My friend, Wendy, experienced the devastating loss of her two year old daughter, Emily, five years ago to a cancer called neuroblastoma. In the midst of their pain and recovery, she and her husband started a foundation called "Emily's Power for a Cure" that raises money for research and for making the lives of families affected by this disease easier. This week, a pediatric CT scanner and kid-friendly waiting room was dedicated at TC Thompson Children's Hospital in Chattanooga in honor of Emily. They had been through the testing with Emily when the option for a pediatric scan was not available, and they saw a need for a change. The foundation donated $300,000 to fund this center, and the ribbon cutting was covered by the local news (http://www.timesfreepress.com/news/2011/feb/24/ransom-six-honored-for-fighting-cancer/). There assistance is not only monetary but emotional as well. They reach out with support for local families who receive this diagnosis and try to alleviate the burdens that accompany the medical diagnosis. Their family is the change.
There is a local high school student, who I have never met personally, who lost his father in 2009 to colon cancer. Nolan is a pentathlete and last year, he decided to ask for pledges based on the number of points he scored in the All-State Pentathlon in Boston. He raised $10,000 for the MGH Cancer Center, and he is competing and fundraising again this year. Nolan created his own website (http://www.running-for-a-cure.com) and is reaching out to the community to support his efforts to honor his father. He is the change.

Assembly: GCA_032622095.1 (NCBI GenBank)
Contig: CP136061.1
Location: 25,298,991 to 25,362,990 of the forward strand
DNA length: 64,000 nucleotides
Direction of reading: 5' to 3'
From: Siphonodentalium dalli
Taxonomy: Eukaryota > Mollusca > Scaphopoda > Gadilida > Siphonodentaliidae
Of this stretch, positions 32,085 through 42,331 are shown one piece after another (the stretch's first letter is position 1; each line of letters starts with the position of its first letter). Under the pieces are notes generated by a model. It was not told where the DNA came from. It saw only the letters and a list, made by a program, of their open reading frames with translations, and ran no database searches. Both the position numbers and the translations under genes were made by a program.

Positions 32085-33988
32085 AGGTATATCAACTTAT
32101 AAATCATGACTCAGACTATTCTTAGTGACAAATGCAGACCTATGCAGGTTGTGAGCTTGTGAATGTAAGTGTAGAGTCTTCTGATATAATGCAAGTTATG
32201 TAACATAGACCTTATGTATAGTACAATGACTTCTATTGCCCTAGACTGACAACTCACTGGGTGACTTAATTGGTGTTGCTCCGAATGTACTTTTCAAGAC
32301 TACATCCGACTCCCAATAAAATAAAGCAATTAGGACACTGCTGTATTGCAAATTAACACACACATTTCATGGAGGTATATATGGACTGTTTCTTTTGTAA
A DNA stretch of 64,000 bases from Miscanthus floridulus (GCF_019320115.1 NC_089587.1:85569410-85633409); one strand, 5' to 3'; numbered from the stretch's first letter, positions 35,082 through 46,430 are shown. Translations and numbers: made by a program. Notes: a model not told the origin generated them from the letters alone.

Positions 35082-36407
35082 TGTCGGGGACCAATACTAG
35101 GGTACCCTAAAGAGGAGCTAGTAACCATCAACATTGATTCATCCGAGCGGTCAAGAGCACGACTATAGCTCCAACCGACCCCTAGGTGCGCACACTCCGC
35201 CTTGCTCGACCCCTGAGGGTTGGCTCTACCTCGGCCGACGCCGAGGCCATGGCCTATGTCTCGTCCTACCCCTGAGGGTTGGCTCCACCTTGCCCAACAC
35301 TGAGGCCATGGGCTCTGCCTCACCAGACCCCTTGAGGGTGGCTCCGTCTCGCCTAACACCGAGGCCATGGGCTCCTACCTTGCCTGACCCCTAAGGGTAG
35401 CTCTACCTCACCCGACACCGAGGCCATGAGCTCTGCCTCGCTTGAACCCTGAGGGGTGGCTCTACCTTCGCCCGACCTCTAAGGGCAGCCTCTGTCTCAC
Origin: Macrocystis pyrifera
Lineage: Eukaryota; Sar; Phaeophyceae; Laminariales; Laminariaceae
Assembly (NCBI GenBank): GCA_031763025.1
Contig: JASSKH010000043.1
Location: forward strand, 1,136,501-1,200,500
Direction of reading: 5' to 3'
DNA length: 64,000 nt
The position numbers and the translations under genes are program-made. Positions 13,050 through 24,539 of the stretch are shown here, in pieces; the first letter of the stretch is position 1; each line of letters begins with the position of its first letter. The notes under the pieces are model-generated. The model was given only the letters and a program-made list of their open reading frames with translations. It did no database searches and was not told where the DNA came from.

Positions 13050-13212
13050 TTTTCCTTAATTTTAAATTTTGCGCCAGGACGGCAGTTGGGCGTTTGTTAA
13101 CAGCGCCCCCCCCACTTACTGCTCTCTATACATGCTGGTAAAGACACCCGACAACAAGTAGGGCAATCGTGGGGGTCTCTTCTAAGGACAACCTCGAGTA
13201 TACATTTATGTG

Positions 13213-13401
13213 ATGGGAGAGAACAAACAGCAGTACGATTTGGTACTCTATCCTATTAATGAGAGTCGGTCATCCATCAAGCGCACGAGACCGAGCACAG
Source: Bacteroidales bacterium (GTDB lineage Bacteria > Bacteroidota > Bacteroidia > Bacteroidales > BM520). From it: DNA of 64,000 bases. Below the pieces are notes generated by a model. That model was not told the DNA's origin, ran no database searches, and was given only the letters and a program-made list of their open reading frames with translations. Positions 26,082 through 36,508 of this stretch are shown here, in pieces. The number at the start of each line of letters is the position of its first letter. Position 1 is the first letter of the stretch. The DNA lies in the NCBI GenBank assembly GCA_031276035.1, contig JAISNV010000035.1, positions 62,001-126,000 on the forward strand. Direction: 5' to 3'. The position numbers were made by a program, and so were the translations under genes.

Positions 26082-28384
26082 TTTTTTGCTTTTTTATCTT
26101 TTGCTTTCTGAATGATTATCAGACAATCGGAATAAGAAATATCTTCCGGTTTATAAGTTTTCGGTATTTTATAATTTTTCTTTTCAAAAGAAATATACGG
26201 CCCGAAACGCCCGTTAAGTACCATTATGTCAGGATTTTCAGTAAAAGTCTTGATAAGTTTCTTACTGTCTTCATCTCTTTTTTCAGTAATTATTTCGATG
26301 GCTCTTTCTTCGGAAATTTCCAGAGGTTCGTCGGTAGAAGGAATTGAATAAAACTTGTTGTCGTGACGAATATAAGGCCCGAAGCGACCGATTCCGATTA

Two friends in the past week have signed up to run and/or walk the Country Music Half Marathon in Nashville at the end of April to raise money for cancer research at Dana-Farber. Deidre, a former co-worker, registered with Dana-Farber's "Running the Race Against Cancer" program to raise money directly for this wonderful institute in honor of our family. She created a personal website and committed to do this because as she said "words were not enough." She is the change. Gina is also running the same race and has asked that funds be channeled through the DFMC program of which I am a part. She is running because she "learned the death of someone close to you either stalls you or forces you to put one foot in front of the other." She is the change.
My sister, Mary, had hopes of organizing a bike ride in Chattanooga to raise money for cancer research. She believed in it, and although it ultimately did not bring about the results she had hoped, she knew that her participation and support might influence the lives of patients down the road. Many of Mary's friends are working hard to bring her hope of a bike ride to life, and are following through on their promise to her. They are the change.
These examples all have to do with cancer research, but ultimately, that isn't my point. It's just a long, roundabout way to get to my point because it's what I know and where my focus falls. The point is that these people saw a need and they are acting on it. There is plenty of change out there for each of us to make. It doesn't have to be complicated. It doesn't have to be an every day occurrence. I know that the time each of us has to commit is as varied as our interests, but sometimes it only takes a moment to "be the change." It's so easy to wait it out, to hope that change will come on its own somehow. I am as guilty of that as anyone, often believing someone else will take care of it. But we can all walk the walk if we truly recognize our priorities and just take a step
So, today I will try to find some hope in a day that brings sadness. I will try to see the changes we can make out there. I will try to walk the walk, especially for Molly. I will continue on my mission to help bring change in the world of cancer treatment, and will not give up on remembering the people and the things that were important to Molly.